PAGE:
Bermuda thoughts

Hamilton, Bermuda

The news of the week is that I took and passed the written test needed to obtain my driver’s license in Bermuda. Unfortunately it seems to be a busy time for the road tests because I wasn’t able to be scheduled until March 25. I guess with another month of practice, I’ll be that much more likely to pass the test when the time comes. I also bought rain pants this week seeing as how we have been having a fair bit of rainy weather. You can get quite wet on a scooter if you get caught in a downpour. Other than that, I’ve been working away. But I’ve written a bit on my thoughts of Bermuda, so far.

A lot of people, extended family members especially, would upon hearing that I was moving to Bermuda immediately assume that it was a “great thing”. When I got here, for the first week or so, colleagues would ask how long I was staying. When I responded with “an undetermined amount of time, probably over a year”, most would say “oh… how do you feel about that?” How indeed. The reaction itself I found more telling than anything. People who live here, or who have lived here know that it isn’t for everyone. There is a certain skill required to live in Bermuda.

That said, I am growing fond of my new country of residence. Initially it can be shocking. It isn’t like vacationing here. And unlike the Caribbean, it isn’t really nice for the whole year. There is definitely a winter here. The nice thing about arriving in winter though, is that things are only going to get better in terms of the weather. Today, for example, is a beautiful day.

I often try drawing parallels to the county in which I grew up. The population is roughly the same, but there is much less space here. That can make Bermuda feel a bit more crowded. Despite this smaller area, there is a wider variety of things on offer here. Part of that is to do with the wider cultural diversity of Bermuda. It is possible that if you grew up in a big city that you may not consider the diversity of Bermuda, but visit Pictou County in Nova Scotia and you will understand what I’m talking about. Restaurant-wise there is a decent variety and for the population a good quantity as well. Bermuda has four movie theatres, each with a single screen and a funny smell. None are as nice or modern as the Empire Studio 7, but I’m not sure there is enough space for something like that here. And why do you need a movie theatre when you are surrounded by beaches?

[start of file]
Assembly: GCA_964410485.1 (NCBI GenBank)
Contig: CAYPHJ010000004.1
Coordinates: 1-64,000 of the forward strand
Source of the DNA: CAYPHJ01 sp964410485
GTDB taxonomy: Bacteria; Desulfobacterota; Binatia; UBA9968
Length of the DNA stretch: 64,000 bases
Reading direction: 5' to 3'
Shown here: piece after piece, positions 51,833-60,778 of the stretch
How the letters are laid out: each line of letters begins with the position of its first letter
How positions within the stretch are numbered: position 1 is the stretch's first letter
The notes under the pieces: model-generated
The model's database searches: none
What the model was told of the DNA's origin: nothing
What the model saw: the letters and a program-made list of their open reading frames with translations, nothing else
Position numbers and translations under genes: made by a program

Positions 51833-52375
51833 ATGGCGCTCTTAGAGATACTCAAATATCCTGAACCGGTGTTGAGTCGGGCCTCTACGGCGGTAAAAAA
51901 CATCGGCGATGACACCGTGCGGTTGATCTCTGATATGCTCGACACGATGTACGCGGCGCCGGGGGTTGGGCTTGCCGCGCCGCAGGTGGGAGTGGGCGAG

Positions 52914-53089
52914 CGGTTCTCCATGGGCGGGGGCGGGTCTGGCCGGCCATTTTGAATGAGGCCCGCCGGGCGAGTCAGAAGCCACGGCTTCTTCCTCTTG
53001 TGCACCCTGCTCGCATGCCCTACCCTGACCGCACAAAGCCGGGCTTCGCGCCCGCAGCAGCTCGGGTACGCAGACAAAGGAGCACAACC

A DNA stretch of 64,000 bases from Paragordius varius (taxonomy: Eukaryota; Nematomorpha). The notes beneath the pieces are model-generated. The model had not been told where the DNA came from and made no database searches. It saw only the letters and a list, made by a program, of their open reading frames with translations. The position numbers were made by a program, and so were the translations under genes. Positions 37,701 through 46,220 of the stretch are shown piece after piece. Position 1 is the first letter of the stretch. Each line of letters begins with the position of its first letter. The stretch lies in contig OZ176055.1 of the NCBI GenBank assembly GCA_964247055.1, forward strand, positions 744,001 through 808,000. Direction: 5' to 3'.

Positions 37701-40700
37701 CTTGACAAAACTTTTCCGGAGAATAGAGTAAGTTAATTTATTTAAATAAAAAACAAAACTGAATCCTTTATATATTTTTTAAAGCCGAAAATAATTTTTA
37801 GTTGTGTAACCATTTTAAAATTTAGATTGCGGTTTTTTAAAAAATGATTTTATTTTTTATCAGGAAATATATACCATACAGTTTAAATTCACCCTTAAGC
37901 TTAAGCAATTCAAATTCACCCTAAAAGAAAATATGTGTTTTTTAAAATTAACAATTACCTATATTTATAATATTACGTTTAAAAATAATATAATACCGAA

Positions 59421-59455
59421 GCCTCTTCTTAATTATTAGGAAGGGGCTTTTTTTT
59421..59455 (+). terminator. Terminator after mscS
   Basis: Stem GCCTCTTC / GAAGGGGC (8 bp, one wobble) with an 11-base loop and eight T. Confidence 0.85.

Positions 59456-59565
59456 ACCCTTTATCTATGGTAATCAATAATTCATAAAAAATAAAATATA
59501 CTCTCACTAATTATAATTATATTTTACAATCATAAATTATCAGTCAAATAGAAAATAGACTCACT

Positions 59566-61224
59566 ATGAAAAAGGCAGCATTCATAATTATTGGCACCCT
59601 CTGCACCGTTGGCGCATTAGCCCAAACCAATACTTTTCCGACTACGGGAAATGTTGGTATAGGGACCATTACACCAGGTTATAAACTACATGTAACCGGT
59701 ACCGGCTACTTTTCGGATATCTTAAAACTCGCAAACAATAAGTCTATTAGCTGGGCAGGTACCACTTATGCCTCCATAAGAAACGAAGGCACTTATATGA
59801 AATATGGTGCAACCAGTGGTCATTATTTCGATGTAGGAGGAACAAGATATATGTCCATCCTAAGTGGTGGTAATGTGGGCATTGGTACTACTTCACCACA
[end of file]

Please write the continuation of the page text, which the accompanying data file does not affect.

That brings me to another interesting point actually, one of scale. I was speaking with some colleagues who are Bermudian, or who have been here so long they may as well be. They all expressed a serious disinterest in driving up to a part of the island called Dockyard. It is the site of the old British Navy dockyard and is essentially the end of the island if you head west. In terms of distance, it isn’t that many kilometers away from Hamilton, which is the city (if you can call it that) where we work. But the speed limit in Bermuda is only 35 km/h, and while many people usually drive around closer to fifty, it can take a bit of time to get to Dockyard from here. But we are talking about half an hour to forty-five minutes. As a kid perhaps that can seem like a long time to sit in a car, but as a Canadian, you can very quickly get used to long car rides. Anything under two hours in my mind is a non-issue. It isn’t until you hit the four hour mark that I start to notice that yes, this a starting to take a while. That is part of my personality as well, I’m a very patient person.

But each new place has its quirks and charms. One thing I’ve noticed here is that if I go out to grab a sandwich or something for lunch, I see a lot of people sitting in their cars. Usually just the driver. Parked, not going anywhere, but sitting in their car. It is a little off-putting at first as you walk down the street and there are a half dozen people watching you from their cars along the way. Quirky. I grew up in Pictou County, but I would not want to live and work there now. Bermuda has enough to offer that I do enjoy living here. Is it my dream destination? No. But I don’t know where that is yet. I don’t know if I’ve found it. Perhaps I’m destined to wander the earth until I can objectively evaluate all of the possible places to live. I just hope that I don’t miss it along the way.